The Word


Journalists are used to hearing 'no'

By Jan Freeman
March 28, 2010

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RANDY MICHAELS, CEO of the huge and troubled Tribune Co., took a few minutes earlier this month to enact a local language edict: He issued a list of 119 words, phrases, and pronunciations not to be aired by the company’s Chicago radio station, WGN-AM. No more aftermath, allegations, or area residents, said the memo distributed by news director Charlie Meyerson; fie on famed, no to near miss, and a swift kick for speaking out.

“You’d think the chief executive officer of a company struggling to emerge from bankruptcy...would have better things to do,” snarked Chicago blogger Robert Feder. And Meyerson’s addendum, ordering employees to note verbal violations on custom-printed “bingo cards,” caused consternation in the journosphere.

But the list itself attracted little criticism; journalists are used to this sort of thing. Usage writers, after all, have been ill-wishing certain words for centuries, and newsrooms — where editors enforce “house style” — are the natural bailiwick of the vocabulary police. One of Michaels’s early models is William Cullen Bryant, who in 1870 or so put out a list of words not allowed in the New York Evening Post, the paper he edited for half a century. Bryant’s “Index Expurgatorius” didn’t address the use of “white stuff” for snow, but he told reporters not to call fire “the devouring element.” He objected to “juvenile (for ‘boy’),” just as Michaels condemns “youth meaning ‘child.’ ” Bogus was banned by Bryant; guys is taboo for Michaels.

In Chicago journalism, the banned-words tradition is at least a century old; Robert W. Ransom, an editor at the Record-Herald, published “Hints & ‘Don’ts’ for Writers and Copyreaders” in 1911. Ransom sounds almost contemporary as he denounces the journalese of his (and sometimes our) day: hyperactive verbs like flay, grill, hit, roast, rap, probe; elegantisms like solon and city father; hero, the icon of the time; and the redundancy Michaels is still condemning, completely destroyed.

For today’s taboos, journalists can consult the AP or New York Times stylebook, or even the BBC’s guide, available online, which casts a cold eye on axe, quiz, and pledge (as verbs), clash, bid, aim, oust, and garner (“only ever used by hacks”). And most copy desks compile their own local ordinances, attempts to limit the repetition of especially well-worn puns and clichés.

But many of these guides, written as quick references for editors, are terse to the point of mystification. Is “untimely death” banned because it implies regret (which might not be warranted) or because the editor thinks no death is “timely”? Is perished forbidden because we’re supposed to use died, or is passed away OK? And how are Michaels’s announcers, forbidden to say “stay tuned” or “we’ll be back,” supposed to segue to commercials? We really do need some ritual phrases to get us through the day; this seems like trying to ban “hello” and “goodbye.”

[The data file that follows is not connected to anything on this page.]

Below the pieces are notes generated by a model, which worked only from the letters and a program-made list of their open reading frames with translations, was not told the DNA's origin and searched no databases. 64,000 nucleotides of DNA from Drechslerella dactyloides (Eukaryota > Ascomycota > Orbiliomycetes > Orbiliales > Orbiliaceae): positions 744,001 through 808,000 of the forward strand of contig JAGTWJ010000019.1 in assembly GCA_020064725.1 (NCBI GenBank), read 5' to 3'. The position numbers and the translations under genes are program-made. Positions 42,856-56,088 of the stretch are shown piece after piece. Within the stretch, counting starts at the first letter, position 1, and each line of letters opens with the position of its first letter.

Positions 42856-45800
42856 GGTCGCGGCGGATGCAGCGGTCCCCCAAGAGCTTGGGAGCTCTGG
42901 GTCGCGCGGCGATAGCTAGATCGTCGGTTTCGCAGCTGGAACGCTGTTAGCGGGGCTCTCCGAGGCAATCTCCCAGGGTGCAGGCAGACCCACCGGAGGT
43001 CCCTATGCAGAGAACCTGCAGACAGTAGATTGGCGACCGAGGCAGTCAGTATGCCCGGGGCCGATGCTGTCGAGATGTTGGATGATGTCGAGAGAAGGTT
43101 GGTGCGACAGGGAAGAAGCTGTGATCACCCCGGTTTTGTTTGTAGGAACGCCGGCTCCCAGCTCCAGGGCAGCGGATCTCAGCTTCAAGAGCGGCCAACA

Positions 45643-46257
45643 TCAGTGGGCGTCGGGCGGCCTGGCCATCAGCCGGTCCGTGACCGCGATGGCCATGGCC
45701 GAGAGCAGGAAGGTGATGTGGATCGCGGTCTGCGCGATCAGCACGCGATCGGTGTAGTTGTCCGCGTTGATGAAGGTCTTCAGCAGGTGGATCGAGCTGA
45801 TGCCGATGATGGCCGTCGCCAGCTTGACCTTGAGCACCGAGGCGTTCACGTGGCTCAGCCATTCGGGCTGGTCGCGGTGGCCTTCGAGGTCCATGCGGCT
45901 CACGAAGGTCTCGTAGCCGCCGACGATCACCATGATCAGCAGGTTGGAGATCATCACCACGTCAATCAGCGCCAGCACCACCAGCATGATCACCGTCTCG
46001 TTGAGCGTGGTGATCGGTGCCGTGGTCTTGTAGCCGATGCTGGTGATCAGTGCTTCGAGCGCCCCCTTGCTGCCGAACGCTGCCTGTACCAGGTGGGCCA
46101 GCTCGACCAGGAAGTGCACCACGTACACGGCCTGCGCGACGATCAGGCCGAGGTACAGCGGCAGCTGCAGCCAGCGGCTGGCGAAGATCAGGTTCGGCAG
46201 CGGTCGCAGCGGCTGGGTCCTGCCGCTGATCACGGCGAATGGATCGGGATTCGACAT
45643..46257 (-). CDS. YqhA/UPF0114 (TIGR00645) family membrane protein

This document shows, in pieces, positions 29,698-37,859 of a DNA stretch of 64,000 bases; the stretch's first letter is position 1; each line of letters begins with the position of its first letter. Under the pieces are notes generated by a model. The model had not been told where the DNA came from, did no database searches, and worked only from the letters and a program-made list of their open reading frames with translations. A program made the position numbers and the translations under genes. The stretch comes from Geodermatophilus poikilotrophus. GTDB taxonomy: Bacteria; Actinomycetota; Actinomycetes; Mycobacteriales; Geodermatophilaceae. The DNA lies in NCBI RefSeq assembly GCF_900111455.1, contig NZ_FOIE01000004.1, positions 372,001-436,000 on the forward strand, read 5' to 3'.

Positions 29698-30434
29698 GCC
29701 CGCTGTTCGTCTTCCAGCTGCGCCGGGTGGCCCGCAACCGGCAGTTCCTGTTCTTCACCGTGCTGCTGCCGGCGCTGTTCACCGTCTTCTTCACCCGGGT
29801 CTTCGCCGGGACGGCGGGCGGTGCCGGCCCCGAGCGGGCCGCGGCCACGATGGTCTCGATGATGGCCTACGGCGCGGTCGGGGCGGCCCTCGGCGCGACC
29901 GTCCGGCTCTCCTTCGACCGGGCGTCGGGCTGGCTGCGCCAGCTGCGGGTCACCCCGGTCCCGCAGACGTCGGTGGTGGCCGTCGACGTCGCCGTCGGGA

And, of course, all banned-words lists embody the authors’ prejudices, which not all readers and listeners will share. Editors hate “fled on foot” (journalese!), but to me, “ran away” sounds like what Huck Finn (or Frances the badger) did, not like the act of an escaping suspect. John McIntyre, a former copy desk czar who blogs at You Don’t Say, grumps hilariously about the seasonal horrors — “white stuff,” Grinchy crimes, and especially “ ‘tis the season.” As a former editor myself, I know what he’s talking about. But as long as I never have to write another holiday headline, I’ll gratefully accept any cliché the suffering editor serves up.

Such “don’t” lists, you might say, are themselves a cliché— a standard defense against the ever-present threat of journalistic slackerdom. But lists of taboos leave the underlying questions unasked: When does convenient shorthand become a cliché? (Opinions differ, and there’s competitive pressure; some usage watchers seem eager to be ahead of the pack in declaring a catchphrase or slang word dated.)

The Chicago memo recommends using conversational English, but whose conversation are we talking about? We all know thousands of words we rarely or never use in conversation; surely we don’t think they should all be banned from the media. But if aftermath and perish are off limits at WGN, why would intercede and jubilant be spared? (In fact, jubilant was on Bryant’s banned list, along with reliable, talented, ovation, and jeopardize.)

The call for “fresh language” is another cliché that demands a closer look. Sometimes repetition and formulaic language serve a speaker’s purpose better than novelty; sometimes the story really is the same — only the names have changed — and too much striving for originality may annoy and distract. It’s not so easy to say when a familiar turn of phrase crosses the line from “efficient” to “clichéd,” when a narrative technique is no longer streamlined but merely lazy. Writing and editing are hard, sweaty work; sweeping the “bad” words off the table may look like a bold stroke, but if the past is any guide, it’s not the way to get the job done.

Jan Freeman’s e-mail address is; she blogs about language at Throw Grammar from the Train (

(Globe Staff illustration)